HomeDeath & Life Studies and Practical Ethics Lecture Series 004「The American-Soviet Medical Society and the Soviet “Fountain of Youth,”1943-53」

The American-Soviet Medical Society and the Soviet “Fountain of Youth,”1943-53

【日時】2023年12月11日(月) 17:30-19:00

【会場】 東京大学本郷キャンパス 文学部法文1号館312教室

【オンライン会場】Zoom ID: 829 280 0028 (Passcode: 854145)



【主催】東京大学大学院人文社会系研究科 死生学・応用倫理センター
【共催】東京大学 国際人文学プロジェクト


講師紹介 Speaker : Paula A. Michaels (Associate Professor, Monash University)

Paula Michaels's work situates the history of Soviet medicine in a pan-European and global context. She is keenly interested in the probing the ways that politics impinges on the clinical encounter and on professional networks. Michaels has published widely on colonial medicine, the history of childbirth and, most recently, medical internationalism during the Cold War. She is the author of two prize-winning books and numerous articles, and her work has been supported by the Guggenheim Foundation, the Gerda Henkel Foundation, and the US National Institutes of Health, and the National Endowment for the Humanities, among others. https://research.monash.edu/en/persons/paula-michaels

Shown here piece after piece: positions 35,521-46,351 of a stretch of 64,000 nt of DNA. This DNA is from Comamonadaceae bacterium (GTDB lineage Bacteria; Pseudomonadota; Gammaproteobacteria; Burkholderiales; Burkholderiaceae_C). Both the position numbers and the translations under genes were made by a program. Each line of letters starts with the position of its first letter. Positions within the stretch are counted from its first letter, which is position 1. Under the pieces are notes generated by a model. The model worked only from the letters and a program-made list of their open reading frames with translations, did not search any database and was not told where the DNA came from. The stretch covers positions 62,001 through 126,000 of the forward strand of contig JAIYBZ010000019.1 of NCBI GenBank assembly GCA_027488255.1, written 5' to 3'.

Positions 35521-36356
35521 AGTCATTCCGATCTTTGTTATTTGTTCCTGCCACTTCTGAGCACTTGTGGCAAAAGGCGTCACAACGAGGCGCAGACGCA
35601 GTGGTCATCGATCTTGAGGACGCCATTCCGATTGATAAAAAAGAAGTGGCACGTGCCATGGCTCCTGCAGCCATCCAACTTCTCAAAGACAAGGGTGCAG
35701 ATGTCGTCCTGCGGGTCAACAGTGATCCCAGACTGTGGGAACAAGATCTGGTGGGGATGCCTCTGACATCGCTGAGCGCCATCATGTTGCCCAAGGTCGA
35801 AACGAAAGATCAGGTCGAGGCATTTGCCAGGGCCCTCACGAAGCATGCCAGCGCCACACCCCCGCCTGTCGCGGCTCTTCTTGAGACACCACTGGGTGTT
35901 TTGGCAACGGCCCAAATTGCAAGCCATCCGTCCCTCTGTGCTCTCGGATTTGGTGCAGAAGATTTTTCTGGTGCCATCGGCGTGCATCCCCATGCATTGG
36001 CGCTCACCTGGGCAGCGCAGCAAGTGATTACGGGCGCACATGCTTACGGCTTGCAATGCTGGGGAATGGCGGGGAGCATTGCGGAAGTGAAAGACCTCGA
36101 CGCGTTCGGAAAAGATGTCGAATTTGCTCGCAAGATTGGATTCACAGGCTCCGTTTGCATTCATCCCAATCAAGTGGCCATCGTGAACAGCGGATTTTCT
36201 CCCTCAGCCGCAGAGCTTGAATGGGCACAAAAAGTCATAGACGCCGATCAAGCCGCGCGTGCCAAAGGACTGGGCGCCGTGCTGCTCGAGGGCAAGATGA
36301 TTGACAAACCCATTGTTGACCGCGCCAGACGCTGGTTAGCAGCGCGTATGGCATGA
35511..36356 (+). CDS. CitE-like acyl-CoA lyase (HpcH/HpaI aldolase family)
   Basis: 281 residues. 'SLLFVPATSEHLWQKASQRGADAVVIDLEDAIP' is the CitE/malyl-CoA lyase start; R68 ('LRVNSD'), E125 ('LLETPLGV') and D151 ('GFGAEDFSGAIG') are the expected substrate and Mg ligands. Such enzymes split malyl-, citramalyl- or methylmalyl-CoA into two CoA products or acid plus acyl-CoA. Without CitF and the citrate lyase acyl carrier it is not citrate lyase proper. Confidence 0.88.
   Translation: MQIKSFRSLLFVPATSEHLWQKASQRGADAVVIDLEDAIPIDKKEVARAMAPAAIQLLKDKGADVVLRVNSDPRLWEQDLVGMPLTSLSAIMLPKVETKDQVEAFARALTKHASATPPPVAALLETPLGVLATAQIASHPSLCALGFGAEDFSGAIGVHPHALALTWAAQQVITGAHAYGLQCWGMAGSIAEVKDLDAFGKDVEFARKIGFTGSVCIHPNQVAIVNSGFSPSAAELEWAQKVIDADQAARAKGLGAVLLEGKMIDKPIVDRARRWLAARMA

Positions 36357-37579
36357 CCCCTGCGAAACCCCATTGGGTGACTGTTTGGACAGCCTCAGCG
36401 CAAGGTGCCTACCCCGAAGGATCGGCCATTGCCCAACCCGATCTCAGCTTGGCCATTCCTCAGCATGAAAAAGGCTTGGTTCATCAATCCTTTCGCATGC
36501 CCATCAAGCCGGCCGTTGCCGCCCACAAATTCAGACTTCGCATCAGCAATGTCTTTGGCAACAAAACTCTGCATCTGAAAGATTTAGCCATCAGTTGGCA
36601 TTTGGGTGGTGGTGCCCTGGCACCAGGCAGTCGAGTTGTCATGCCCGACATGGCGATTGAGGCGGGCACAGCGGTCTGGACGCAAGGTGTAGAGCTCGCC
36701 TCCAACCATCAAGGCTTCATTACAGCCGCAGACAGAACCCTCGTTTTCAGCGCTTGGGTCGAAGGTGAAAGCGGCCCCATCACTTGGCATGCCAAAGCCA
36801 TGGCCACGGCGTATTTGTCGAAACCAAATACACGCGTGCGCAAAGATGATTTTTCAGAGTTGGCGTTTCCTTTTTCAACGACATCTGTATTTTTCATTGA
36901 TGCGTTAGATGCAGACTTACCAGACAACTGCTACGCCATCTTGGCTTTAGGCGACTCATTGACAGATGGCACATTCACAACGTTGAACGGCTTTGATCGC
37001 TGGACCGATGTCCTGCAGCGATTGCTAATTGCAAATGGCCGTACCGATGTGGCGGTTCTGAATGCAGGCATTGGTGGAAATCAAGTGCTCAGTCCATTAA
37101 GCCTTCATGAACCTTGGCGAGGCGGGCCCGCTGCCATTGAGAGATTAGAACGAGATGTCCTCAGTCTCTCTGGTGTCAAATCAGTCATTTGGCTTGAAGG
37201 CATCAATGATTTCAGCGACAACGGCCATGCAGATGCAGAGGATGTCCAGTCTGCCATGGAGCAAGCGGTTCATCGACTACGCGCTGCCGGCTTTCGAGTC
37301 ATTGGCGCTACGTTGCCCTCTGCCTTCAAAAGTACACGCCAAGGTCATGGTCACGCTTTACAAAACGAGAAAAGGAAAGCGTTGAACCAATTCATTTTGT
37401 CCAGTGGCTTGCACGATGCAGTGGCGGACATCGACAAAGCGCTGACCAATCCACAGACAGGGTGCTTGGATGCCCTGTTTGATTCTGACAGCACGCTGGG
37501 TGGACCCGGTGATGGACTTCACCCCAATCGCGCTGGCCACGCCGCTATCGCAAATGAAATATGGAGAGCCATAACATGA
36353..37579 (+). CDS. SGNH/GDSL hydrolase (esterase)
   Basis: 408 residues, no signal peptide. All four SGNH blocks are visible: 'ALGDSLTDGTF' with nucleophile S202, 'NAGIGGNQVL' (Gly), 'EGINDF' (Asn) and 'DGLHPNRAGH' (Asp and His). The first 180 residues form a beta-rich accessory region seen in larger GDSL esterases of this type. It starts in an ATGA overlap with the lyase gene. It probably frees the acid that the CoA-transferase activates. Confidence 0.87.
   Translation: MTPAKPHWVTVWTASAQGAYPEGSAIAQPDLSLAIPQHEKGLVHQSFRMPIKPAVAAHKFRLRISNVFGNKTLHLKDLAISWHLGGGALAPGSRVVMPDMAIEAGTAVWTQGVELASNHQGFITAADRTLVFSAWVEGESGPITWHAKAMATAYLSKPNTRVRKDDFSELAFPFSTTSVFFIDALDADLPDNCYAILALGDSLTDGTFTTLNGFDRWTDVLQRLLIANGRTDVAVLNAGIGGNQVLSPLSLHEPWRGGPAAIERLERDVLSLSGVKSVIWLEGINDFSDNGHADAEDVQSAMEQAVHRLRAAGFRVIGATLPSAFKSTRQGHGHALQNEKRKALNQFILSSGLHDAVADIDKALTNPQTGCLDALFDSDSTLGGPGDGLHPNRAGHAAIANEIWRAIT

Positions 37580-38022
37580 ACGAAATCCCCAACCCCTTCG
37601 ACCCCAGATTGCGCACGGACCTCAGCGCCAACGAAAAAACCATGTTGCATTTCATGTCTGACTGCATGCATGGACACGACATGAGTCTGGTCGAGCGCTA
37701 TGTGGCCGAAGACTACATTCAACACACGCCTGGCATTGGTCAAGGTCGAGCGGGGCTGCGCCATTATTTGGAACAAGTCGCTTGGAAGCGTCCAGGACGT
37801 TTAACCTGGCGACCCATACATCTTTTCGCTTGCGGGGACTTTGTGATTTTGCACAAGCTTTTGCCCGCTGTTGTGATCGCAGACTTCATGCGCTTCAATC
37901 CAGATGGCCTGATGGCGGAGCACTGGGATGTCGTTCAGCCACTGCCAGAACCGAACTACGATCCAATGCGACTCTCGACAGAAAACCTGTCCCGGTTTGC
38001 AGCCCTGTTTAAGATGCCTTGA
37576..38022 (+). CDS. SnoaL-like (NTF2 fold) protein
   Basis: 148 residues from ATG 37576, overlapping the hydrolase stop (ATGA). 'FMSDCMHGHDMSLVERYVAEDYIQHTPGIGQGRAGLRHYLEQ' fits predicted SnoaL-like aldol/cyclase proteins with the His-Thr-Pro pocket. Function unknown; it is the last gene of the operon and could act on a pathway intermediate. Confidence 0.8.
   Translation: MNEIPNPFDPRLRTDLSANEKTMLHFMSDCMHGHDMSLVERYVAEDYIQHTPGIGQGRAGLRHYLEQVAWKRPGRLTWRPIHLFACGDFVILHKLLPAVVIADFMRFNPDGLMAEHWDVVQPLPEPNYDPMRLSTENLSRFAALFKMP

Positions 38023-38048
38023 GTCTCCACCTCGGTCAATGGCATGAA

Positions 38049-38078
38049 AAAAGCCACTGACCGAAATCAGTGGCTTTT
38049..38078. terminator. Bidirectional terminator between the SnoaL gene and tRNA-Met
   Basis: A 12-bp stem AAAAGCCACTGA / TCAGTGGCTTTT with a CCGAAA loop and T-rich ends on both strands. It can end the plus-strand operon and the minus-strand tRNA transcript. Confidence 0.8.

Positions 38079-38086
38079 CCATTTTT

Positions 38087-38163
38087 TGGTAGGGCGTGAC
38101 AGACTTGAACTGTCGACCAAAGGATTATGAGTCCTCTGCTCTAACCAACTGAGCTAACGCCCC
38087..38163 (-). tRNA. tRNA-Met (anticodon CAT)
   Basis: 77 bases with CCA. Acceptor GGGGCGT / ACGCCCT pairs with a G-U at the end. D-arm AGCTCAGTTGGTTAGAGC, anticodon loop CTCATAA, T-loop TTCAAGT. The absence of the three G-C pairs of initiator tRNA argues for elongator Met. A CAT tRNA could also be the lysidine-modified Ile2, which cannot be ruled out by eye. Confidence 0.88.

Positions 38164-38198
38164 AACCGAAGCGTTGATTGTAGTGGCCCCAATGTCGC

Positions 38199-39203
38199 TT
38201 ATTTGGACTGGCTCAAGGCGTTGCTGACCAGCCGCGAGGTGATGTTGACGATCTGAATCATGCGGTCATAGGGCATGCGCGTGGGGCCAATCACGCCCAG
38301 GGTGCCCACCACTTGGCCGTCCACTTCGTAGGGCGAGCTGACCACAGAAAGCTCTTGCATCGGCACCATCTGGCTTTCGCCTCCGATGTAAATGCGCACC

Through its promotion of scientific exchange and cooperation, the American-Soviet Medical Society (ASMS) (1943-48) embodied the highest aspirations of medical internationalism to promote mutual exchange and understanding. It emerged from the interest among progressive US physicians in the USSR’s socialized medical system and grew, amid the amity of wartime alliance, to embrace thousands of members. Many of most active US participants were born in Russia; their knowledge of the language propelled them to visible roles as intermediaries between the Soviet Union and US officials, medical professionals, and the general public. Of course, the opportunity for cooperation was short lived, with the Cold War’s onset coming hard on the heels of the Second World War’s end. By 1948, the Soviet retreat from engagement with the West and the rise of McCarthyism in the US spelled the death knell for Soviet-American medical cooperation until 1953, when Stalin’s death ushered in a new era.